Man vs. Environment in To Build a Fire by Jack London

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One can express many different types of themes in Jack London’s, “To Build a Fire”. Though I feel strongly that London’s theme in the story is about that the environment shapes who we are because it shows that the man is not strong enough to live up to his environment. Allowing the environment to kill the man indicates that he is weak both mentally and biologically, while on the other hand the dog is stronger by surviving the same harsh environment. Instinct superior to reason is another theme that is highly portrayal able in London’s story. In order for the dog to survive and the man to die, the dog required instinct, of which the man lacked. The man did acquire reason and observance but not good enough to allow him to reach his goal makes it subordinate to instinct.

In the harsh environment of Yukon, Alaska, it determined what types of individuals both the man and dog were by pushing their limits. It is noticeable that the man has barely any control over his environment due to that he attempts to build a fire but fails at all times. The first time he builds his fire under the spruce trees, he does not evaluate the possibility of the snow falling from the tree onto the fire causing the fire to extinguish. London explains that “It was his own fault or mistake.” (London, 489) meaning that the reason as to why the snow fell from the tree could not be held a responsibility of the man but rather a mistake; due to that it is not his fault because he could not predict if the snow was going to fall or not but it is his mistake of building the fire there. I agree with London’s explanation because the man had no control to stop the snow from falling if he had, then it would have been considered his own fault, although he was still held r...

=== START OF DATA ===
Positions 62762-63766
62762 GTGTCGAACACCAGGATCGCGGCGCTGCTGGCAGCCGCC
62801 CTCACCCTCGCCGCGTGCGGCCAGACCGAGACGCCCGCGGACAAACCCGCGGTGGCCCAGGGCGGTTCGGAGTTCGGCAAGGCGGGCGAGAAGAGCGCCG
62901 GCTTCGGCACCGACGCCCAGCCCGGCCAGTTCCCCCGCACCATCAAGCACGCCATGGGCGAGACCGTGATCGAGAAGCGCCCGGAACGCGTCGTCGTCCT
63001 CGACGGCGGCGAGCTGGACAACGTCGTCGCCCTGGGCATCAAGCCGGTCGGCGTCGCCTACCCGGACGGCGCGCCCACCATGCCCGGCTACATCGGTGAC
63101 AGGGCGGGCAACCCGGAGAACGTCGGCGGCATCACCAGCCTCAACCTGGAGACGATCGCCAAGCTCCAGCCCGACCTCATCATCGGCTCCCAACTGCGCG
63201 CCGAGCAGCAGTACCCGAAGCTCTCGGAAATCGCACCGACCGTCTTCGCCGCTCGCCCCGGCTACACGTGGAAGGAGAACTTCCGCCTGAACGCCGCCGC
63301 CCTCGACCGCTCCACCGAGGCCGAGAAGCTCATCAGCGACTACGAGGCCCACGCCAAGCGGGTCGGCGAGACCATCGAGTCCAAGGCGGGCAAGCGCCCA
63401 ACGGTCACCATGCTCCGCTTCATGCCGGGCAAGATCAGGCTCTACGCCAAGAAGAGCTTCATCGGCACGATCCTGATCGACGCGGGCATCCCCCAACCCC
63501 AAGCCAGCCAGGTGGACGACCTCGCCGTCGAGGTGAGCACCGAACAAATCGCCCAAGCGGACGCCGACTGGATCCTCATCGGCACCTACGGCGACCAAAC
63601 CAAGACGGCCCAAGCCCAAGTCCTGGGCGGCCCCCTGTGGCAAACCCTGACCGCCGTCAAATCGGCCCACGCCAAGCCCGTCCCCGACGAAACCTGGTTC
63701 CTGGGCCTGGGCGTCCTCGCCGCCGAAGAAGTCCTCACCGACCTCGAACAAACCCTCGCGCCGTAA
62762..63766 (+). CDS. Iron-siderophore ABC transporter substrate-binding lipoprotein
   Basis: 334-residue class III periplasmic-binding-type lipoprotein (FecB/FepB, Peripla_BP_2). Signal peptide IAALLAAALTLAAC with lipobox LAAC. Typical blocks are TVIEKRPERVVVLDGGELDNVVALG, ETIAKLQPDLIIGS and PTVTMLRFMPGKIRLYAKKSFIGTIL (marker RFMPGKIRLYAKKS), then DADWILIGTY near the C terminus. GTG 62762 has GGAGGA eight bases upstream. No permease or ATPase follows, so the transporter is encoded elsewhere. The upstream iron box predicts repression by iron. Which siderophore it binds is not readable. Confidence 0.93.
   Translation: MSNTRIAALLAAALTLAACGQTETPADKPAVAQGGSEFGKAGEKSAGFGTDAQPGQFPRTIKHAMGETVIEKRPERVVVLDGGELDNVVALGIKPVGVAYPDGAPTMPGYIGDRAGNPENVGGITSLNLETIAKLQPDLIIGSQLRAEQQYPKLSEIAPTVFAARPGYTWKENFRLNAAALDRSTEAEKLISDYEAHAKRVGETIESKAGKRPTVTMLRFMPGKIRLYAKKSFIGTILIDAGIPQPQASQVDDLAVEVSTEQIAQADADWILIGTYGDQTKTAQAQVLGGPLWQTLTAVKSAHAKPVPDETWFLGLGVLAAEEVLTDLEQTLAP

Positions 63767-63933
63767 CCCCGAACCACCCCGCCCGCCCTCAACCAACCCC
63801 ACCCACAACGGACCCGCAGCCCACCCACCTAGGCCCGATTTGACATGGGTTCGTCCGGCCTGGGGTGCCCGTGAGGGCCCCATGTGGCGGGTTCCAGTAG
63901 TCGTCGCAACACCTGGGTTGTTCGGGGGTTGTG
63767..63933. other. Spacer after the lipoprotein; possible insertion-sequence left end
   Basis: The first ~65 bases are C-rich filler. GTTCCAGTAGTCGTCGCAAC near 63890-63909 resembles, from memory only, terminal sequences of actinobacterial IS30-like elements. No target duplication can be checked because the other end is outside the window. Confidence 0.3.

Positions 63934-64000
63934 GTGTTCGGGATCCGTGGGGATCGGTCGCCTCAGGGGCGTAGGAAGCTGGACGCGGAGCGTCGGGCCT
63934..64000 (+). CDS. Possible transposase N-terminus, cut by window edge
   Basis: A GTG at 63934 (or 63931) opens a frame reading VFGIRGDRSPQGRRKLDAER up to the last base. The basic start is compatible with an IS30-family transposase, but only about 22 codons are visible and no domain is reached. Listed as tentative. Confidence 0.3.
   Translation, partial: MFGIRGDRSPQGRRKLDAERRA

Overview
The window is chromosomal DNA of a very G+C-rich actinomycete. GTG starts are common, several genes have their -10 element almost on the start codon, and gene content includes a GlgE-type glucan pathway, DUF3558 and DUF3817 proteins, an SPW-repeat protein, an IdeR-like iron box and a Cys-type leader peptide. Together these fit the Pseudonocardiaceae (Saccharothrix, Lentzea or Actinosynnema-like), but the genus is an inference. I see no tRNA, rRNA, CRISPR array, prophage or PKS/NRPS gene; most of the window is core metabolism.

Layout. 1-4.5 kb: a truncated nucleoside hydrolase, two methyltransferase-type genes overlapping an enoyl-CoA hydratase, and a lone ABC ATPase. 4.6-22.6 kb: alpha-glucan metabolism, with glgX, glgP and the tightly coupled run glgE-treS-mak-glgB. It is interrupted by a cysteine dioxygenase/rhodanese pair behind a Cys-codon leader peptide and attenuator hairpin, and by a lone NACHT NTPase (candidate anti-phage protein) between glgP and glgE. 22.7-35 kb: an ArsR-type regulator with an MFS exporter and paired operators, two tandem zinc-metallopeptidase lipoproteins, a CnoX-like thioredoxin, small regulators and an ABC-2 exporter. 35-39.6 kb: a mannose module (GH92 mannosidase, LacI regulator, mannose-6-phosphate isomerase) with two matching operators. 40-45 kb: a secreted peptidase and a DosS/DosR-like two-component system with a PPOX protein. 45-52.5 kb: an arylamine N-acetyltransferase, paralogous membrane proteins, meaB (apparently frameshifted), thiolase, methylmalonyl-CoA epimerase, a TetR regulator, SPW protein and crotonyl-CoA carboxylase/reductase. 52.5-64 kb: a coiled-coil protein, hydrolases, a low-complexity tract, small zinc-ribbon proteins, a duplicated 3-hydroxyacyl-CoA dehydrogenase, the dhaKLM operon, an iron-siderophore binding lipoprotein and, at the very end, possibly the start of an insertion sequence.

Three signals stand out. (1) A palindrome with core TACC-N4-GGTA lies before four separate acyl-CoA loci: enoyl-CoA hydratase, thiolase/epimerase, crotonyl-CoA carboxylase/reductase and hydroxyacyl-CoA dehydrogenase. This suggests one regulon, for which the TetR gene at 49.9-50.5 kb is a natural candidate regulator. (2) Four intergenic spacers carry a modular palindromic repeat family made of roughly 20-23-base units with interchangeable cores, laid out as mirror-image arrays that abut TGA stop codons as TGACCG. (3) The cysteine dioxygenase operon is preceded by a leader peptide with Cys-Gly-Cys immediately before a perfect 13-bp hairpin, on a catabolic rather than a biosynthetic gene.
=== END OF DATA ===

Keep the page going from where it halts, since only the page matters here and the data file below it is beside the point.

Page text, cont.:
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...e forces of nature. London explains that also that you can not predict what will happen in an unknowable environment. Forces of that environment will be working against but it depends on what type of animal is present and if it is fit enough to live up to that environment. Man must be experienced to live in the harsh Yukon environment because he will be fit and will not encounter an unknown environment where only the worse will happen and will expect the unexpected. The story is based on naturalism because it is based on man vs. nature and the role of the environment is accentuated due to that it is the antagonist. The story is also based on realism because in actually such accounts do happen in the Yukon, Alaska in the Henderson Creek.

Works Cited
Harcourt, Brace, Jovanovich, . Adventures in American Literature . Pegasus ed. Orlando, Florida: 1989. 485-93. Print.
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